(6) require a 120% funding target for plans adopting ad hoc amendments that allow lump sum benefits payments and increased plan liabilities. Revises rules relating to information reporting and reportable events. Calculates the amount of any pension plan guarantee by the Pension Benefit Guaranty Corporation (PBGC) using the date of plan termination rather than the date of a plan bankruptcy filing. Amends ERISA provisions relating to multiemployer pension plans to:
(1) allow such plans to elect alternative amortization plans and valuation methods in 2009 and 2010 for investment losses;
(2) extend by five years the funding improvement period for plans in endangered or critical status;
(3) permit multiemployer plans to merge or form alliances with other plans; and
(4) increase PBGC guarantees for insolvent plans to increase participant benefits.
Replenishing Pension Funds From Taxpayer Pockets
It should be no surprise that the Teamsters (or any union) would want taxpayer handouts, or that Congress would buy votes giving away handouts.
Rep. Earl Pomeroy, North Dakota Democrat, is drafting legislation that would amount to a massive, employer-crippling bailout for struggling union pensions. The congressman is trying to spin this as a cheap, proactive way to shore up said pensions. He claims that his bill is a response to an “urgent plea [from employers] for manageable and predictable pension funding rules as the nation works [its] way back to recovery.”
In reality, the bill as currently drafted would be a costly sop to unions, which have done so much to get Mr. Pomeroy elected. (Twelve out of his top 21 donors are unions, according to opensecrets.org.) It would allow the unions, which have badly mismanaged pension funds in the past, to make new companies liable for the pension obligations of workers at other companies, in other industries. It also would create an explicit taxpayer guarantee if it all comes crashing down.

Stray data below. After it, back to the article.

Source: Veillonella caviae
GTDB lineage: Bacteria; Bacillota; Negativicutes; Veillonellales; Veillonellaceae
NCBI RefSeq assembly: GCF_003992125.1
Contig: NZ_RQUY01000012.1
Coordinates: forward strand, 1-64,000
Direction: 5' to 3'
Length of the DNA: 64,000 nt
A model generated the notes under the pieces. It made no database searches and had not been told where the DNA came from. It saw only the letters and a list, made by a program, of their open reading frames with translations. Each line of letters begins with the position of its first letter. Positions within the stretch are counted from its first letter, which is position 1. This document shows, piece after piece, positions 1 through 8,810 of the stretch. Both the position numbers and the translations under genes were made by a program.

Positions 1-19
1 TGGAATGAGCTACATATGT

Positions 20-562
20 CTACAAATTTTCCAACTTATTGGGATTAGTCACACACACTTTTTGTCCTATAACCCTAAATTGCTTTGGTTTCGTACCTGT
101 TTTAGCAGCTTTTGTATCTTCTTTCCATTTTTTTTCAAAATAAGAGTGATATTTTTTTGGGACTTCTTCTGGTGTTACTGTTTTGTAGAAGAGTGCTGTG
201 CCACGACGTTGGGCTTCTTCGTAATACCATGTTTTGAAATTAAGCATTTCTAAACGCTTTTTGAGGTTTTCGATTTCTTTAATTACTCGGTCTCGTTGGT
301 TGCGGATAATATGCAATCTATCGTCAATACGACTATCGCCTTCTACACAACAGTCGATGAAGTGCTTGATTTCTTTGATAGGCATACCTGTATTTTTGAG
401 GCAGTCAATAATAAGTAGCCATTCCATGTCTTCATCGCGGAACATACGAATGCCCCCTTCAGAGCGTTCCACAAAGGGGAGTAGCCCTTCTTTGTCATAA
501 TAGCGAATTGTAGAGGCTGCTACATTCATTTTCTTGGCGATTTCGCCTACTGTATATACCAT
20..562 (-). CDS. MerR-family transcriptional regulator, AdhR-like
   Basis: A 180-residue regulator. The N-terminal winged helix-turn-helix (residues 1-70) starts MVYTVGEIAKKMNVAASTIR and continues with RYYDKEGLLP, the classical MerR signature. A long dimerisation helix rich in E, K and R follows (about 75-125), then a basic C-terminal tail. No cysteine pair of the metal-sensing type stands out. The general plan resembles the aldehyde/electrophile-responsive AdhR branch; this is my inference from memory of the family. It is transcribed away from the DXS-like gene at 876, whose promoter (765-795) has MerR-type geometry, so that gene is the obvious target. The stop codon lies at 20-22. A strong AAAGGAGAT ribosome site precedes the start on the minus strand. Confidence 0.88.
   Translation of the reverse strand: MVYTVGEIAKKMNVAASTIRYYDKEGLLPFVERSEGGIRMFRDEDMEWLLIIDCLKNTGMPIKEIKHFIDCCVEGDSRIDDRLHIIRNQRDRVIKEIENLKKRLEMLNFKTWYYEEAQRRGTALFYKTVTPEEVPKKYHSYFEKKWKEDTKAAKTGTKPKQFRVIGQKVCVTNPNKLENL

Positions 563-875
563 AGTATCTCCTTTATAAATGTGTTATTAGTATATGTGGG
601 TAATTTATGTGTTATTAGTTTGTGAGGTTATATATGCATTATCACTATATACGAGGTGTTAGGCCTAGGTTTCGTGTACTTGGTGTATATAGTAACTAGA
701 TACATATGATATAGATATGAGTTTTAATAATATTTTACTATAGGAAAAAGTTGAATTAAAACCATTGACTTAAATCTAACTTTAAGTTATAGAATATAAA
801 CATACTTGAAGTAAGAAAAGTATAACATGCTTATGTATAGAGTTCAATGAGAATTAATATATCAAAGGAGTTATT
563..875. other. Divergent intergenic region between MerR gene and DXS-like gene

The devil is in the details of the draft, the text of which can be found on the congressman’s Web site. The changes it introduces are chilling.
The draft would allow union-controlled multiemployer pension plans to form alliances with one another. It also would create something known as a fifth fund that the Pension Benefit Guarantee Corp., with taxpayer help, would use to prop up failing union pension plans.
Multiemployer union pension alliances might sound innocent enough, but consider what that actually means. Moody’s Investors Service recently warned of a vast underfunding problem with multiemployer pensions. Many employers fear being shackled into them. Even though the funds are controlled by unions, employers are liable not just for their own employees, but for every worker in the plan regardless of how the plan is managed or mismanaged.
The so-called last-man-standing rule holds that if every other company in a multiemployer pension plan goes bankrupt, closes or pulls out of the plan, the one survivor is responsible for every single employee covered by the plan, even those who never worked for him. UPS paid $6.1 billion in withdrawal fees just to escape the Teamsters Central States pension fund.
Earlier this year the Teamsters were required to send out a letter to participants of the Central States pension alerting them that the plan was in “critical status” – funded at 65 percent or less.
Not wanting to wait for a PBGC bailout, Mr. Pomeroy proposes putting the taxpayer on the hook now. In a stark departure from the traditional role of PBGC, the draft bill states that “obligations of the corporation that are financed by the [fifth fund] shall be obligations of the United States.” For the first time, PBGC liabilities will be borne by taxpayers. The fifth fund could make available billions of dollars to prop up union pensions. The bill does not include a statutory limit for how much taxpayer money could be shoveled into failing funds.
Taxpayers: The Last Man Standing
Pomeroy’s Ponzi scheme, should it pass, would ultimately result in taxpayers being the last-man-standing in yet another massive, unwarranted bailout.
Stop the bailouts. Enough is enough!
Please call your representative and oppose H.R.3936, especially the PBGC provisions that mandate taxpayer bailouts of private pensions.
Mike “Mish” Shedlock